SA Citrus Association CEO speaks up against EU citrus trade regulation

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SA Citrus Association CEO speaks up against EU citrus trade regulation

South Africa's Citrus Growers Association CEO, Justin Chadwick, has spoken up against the new plant health regulations imposed by the European Union on South African citrus

Last week, South Africa's government requested the establishment of two dispute panels to review measures set by the European Union that affect the trade of South African citrus fruit into the EU. This is the first time the country has requested the establishment of a panel under the WTO's dispute settlement system. 

Chadwick deemed the cases a "matter of serious concern for South African agriculture," and added that complying with these measures would place an immense burden on local citrus growers, who would have to spend billions annually just to adhere to the proposed measures.

Related Article: Spain responds to South African call for panel review of EU measures on citrus imports

The regulations were imposed to protect the EU from the fungus P. citricarpa, or citrus black spot (CBS), and Thaumatotibia leucotreta, or false codling moth (FCM). South Africa responded by saying the new measures are restrictive and not based on scientific principles. 

According to the WTO, "consultations with the EU aimed at resolving the dispute took place but did not resolve in a mutually agreed solution." The European Union has maintained its position and believes that the pest control measures are entirely justified and that they "would succeed in any court proceedings."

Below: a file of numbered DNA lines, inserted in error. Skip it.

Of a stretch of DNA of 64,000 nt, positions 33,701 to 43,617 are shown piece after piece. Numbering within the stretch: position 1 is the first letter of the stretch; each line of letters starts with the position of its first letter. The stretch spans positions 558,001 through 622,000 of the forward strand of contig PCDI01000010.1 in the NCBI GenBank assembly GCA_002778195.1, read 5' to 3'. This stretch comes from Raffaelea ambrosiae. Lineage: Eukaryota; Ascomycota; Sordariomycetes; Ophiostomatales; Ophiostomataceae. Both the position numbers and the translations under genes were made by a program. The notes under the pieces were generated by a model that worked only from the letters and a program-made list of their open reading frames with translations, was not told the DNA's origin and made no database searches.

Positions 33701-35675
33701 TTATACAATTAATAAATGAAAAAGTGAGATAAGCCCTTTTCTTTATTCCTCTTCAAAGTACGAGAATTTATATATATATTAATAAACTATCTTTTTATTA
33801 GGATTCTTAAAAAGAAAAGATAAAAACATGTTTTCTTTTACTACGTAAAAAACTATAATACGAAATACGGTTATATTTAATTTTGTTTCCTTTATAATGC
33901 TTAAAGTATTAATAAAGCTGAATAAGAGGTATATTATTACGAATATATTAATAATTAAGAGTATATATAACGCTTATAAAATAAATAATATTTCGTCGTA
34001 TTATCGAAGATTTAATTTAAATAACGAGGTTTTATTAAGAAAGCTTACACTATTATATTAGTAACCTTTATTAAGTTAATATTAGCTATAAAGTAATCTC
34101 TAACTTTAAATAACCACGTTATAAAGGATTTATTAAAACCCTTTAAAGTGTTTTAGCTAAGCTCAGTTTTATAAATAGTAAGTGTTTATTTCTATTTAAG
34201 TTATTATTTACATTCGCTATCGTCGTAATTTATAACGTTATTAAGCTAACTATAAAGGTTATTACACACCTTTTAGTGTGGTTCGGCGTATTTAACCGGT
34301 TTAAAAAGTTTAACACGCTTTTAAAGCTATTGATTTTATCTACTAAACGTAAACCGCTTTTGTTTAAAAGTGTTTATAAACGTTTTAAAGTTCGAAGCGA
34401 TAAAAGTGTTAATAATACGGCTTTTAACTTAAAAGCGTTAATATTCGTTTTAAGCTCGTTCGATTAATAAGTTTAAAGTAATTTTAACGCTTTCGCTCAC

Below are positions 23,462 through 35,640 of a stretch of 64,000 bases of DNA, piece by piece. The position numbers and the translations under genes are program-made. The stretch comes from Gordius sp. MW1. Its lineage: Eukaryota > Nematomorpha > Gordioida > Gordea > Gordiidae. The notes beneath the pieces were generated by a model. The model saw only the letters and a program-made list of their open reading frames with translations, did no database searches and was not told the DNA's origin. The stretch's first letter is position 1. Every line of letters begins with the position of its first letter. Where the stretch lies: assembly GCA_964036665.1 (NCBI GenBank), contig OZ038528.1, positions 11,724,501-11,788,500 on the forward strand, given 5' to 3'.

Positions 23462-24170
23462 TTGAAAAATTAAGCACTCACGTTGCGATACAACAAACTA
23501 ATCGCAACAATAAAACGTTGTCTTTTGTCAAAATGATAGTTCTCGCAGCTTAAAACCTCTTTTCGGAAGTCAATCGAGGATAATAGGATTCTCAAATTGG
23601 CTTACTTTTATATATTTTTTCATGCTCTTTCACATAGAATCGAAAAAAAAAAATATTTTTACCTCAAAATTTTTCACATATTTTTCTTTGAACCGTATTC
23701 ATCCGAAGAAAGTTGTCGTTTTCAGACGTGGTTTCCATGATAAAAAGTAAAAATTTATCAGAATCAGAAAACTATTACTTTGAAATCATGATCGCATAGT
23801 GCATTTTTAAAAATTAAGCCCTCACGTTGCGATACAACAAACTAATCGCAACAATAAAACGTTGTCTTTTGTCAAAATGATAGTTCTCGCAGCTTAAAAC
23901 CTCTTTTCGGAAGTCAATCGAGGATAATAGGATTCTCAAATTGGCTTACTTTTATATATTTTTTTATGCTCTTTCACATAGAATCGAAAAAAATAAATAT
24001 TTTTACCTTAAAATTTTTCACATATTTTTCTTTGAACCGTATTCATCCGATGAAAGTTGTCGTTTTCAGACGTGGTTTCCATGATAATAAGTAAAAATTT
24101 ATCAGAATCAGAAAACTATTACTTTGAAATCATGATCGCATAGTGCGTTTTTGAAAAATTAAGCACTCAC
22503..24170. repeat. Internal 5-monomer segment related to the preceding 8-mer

According to Chadwick, South Africa already has a world-class and robust plant health system. Complying with these regulations would create unnecessary animosity between both countries and increase consumer prices.

He added that the process ahead at the World Trade Organization will be closely watched and that the citrus industry is working closely with several departments, such as the Department of Trade, Industry, and Competition and the Department of Agriculture, Land Reform and Rural Development, during the process. 

The panels on CBS and FCM are likely to be established within 45 days, with hearings and reports scheduled to be completed within six months. An appeal is possible, but the DSB should reach a final ruling on both issues within 18 months at the most.

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